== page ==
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what is the epidemiology of inborn errors of metabolism?

they are individually rare but collectively significant. They occur roughly 1 in 1-2000 live births and in Yorkshire alone there are around 25-50 cases p.a. Most will present in childhood but with advances in treatments and diagnostics and milder phenotypes there are some in adulthood.


why are they sometimes not diagnosed?

they are the last things that doctors think of as they are so rare and symptoms can overlap with common conditions


what are three products that glutamate can make?

glutamine, carbomyl P and glutamyl P


what is carbomyl P used for?

when with ornithine it can make citrulline which then makes arginino succinate, then arginine and then back to ornithine by giving off urea


other that citrulline, what else can ornithine make?

glutamine semialdehyde


what else can produce glutamine semialdehyde?

glutamyl P


on a gene, out of the operator repressor and structural regions, a mutation in which part will affect proteins?

in the structural part. The protein can then make enzymes, be used for structures or transport.


how is the urea cycle affected by mutation?

in the urea cycle ammonia is converted to non toxic urea. Mutations can affect any step of this cycle


what are disorders commonly a result of and how does this affect cells?

a lot are enzyme defects - affects the biochemical reactions occurring in cells


what can affect how transporters move substances across membranes?

a lysosomal storage disorder


what happens if a mutation in a protein coding gene is subtle?

will only slightly change the structure and therefore proteins are functional but a reaction may occur slowly


what affects how much of a protein is being produced?

where the mutation is located - if it is in the regulatory regions of the gene - this means that the protein can be under or overproduced


why may some mutations not be seen?

some mutations are in genes that are so essential that they are not compatible with life


how can accumulation lead to a disorder?

a substrate may be fine at low levels but become toxic once it has accumulated due to lack of enzyme converting it and therefore once it has crossed the threshold value is toxic


how can new toxic products be made from a deficiency in an enzyme further along a metabolic pathway?

there is accumulation of previous substrates which can then bind unspecifically and make new compounds which may be toxic


how can you identify the mutation or deficiency?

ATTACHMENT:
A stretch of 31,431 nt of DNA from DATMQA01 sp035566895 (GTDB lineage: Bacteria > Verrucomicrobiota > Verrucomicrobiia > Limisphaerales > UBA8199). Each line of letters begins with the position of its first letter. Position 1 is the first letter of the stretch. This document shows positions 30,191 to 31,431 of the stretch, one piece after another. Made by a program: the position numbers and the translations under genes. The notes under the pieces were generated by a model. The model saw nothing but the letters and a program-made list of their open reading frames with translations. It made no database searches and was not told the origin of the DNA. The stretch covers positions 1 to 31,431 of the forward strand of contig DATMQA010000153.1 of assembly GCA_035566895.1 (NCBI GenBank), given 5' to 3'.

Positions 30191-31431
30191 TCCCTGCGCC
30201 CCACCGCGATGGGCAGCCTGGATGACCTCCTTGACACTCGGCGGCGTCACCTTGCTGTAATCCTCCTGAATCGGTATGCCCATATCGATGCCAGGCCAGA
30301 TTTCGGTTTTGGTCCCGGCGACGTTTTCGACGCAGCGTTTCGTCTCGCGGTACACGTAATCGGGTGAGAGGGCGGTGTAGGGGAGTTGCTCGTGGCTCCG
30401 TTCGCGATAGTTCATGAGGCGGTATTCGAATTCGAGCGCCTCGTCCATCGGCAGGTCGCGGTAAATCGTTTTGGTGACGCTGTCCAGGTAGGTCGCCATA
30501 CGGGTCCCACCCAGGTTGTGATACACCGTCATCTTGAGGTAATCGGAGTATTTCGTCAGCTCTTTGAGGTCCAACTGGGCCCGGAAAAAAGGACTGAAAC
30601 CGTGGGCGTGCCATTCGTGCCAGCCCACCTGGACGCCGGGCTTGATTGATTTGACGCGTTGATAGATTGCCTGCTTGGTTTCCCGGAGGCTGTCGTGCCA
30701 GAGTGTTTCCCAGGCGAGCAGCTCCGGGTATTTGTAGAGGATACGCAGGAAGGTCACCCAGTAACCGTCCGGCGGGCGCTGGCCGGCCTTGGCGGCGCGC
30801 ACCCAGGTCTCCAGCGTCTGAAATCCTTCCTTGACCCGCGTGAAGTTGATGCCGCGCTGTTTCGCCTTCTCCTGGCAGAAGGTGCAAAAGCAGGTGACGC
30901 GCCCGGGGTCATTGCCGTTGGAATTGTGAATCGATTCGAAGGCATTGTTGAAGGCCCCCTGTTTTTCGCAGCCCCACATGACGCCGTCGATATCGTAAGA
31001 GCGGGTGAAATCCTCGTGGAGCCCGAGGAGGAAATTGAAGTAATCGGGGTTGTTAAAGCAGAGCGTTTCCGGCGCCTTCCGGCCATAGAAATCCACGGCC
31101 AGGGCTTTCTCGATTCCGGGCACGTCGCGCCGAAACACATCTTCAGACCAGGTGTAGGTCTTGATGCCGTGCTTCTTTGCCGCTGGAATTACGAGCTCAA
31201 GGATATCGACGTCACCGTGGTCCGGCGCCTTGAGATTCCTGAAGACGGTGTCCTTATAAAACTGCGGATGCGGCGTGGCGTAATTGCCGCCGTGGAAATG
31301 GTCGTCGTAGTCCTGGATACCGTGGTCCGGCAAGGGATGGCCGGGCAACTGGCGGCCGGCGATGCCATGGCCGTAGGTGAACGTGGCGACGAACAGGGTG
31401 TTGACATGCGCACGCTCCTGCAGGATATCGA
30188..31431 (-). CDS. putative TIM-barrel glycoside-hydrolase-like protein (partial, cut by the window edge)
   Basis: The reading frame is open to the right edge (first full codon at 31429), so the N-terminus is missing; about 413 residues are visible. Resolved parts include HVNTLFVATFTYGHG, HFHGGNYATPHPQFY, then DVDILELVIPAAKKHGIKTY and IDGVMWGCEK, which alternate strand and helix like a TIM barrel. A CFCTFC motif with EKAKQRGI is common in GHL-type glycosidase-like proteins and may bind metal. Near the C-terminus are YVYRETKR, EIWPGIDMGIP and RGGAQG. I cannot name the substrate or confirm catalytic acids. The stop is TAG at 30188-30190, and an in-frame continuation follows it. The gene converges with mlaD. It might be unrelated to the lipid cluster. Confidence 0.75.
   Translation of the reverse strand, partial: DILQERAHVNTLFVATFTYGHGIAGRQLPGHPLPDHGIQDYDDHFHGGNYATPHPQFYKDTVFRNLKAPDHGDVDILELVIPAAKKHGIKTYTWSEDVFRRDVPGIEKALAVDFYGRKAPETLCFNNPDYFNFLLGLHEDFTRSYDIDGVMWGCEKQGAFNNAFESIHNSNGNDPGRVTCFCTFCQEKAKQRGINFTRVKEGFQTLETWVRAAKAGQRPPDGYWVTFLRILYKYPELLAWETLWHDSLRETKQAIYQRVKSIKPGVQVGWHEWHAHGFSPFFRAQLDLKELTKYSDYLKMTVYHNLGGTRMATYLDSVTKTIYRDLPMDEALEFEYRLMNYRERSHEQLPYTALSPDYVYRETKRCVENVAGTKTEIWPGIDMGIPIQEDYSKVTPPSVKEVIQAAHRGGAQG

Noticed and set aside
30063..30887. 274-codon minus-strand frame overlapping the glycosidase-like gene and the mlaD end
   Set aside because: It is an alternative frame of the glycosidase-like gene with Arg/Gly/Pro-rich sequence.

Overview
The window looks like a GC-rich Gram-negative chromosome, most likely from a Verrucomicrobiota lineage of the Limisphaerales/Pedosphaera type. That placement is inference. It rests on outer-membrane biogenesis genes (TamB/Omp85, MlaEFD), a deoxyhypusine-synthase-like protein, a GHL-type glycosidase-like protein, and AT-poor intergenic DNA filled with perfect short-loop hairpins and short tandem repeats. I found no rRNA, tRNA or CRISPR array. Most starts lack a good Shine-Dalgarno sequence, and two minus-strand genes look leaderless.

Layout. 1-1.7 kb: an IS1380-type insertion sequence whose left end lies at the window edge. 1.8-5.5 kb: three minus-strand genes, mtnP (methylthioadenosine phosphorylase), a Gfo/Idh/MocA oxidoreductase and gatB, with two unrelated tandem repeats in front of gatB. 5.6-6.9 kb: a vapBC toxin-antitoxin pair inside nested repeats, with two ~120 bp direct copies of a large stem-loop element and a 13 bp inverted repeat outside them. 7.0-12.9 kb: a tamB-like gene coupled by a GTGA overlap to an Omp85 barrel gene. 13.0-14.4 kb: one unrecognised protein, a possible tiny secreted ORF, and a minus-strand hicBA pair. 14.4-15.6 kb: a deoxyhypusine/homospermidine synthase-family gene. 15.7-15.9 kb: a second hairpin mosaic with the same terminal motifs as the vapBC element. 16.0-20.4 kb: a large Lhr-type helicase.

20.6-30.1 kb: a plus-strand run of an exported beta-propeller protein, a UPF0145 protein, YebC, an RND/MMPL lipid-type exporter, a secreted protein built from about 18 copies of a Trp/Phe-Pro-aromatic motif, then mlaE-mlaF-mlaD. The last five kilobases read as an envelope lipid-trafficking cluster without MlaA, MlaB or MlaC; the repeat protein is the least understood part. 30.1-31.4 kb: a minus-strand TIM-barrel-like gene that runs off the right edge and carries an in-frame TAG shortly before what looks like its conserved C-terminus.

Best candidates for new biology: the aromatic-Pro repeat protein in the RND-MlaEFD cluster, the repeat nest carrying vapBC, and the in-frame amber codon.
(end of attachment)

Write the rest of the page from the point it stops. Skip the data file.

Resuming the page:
you can identify and measure the new compounds made to see what is accumulating


what is biochemical genetics?

it is the study or investigation of primarily genetic disorders that affects the metabolic pathways of cells


what is a cofactor?

it is a vitamin or micronutrient that is needed to be bound to an enzyme for it to work properly - enzymes need it to work properly


how can a vitamin deficiency result in pathway defects?

they can give a secondary defect


how can vitamins be used as treatments?

they will stimulate enzymatic activity


what are three mechanisms of disease?

accumulation of a toxin, energy deficiency or deficient production of essential metabolite/structural component


what results in urea cycle defects?

ammonia accumulation - hyperammonaemia toxicity


what are clinical features of hyperammonaemia?

lethargy, poor feeding, vomiting, tachypnoea, convulsions, coma, death


what is the main function of of the urea cycle?

to detoxify ammonia - too much is a medical emergency


why does it take a few days after birth for the hyperammonaemia to be recognised?

there is a latent period as it takes a few days for cycle to start working and then a few days for accumulation


what is the management of of hyperammonaemia?

can stop the catabolic pathways and make the patient anabolic - need to reduce the level of ammonia in the blood and protein restriction to keep levels of ammonia down


summarise the urea cycle?

HCO3 and NH3 combine to make carbamoyl phosphate. This then combines with ornithine to make citrullin and then eventually urea. Carbomyl P also make pyrimidines


what is porphyria?

it is a group of disorders that result from a build up of natural chemicals that make porphyrin which is essential for the function of Hb


what are the possible signs of acute porphyria?

abdo, chest, back or leg pain, insomnia, high blood pressure, diarrhoea and vomiting, palpitations, muscle weakness, tingling, paralysis or pain, seizures, red or brown urine, convulsions, mental changes, breathing problems and anxiety


what are signs of photosensitive porphyria?

sensitivity to sun or artificial light, blistering and ages to heal, sudden painful erythema and oedema, itching, fragile skin, increased hair growth, red brown urine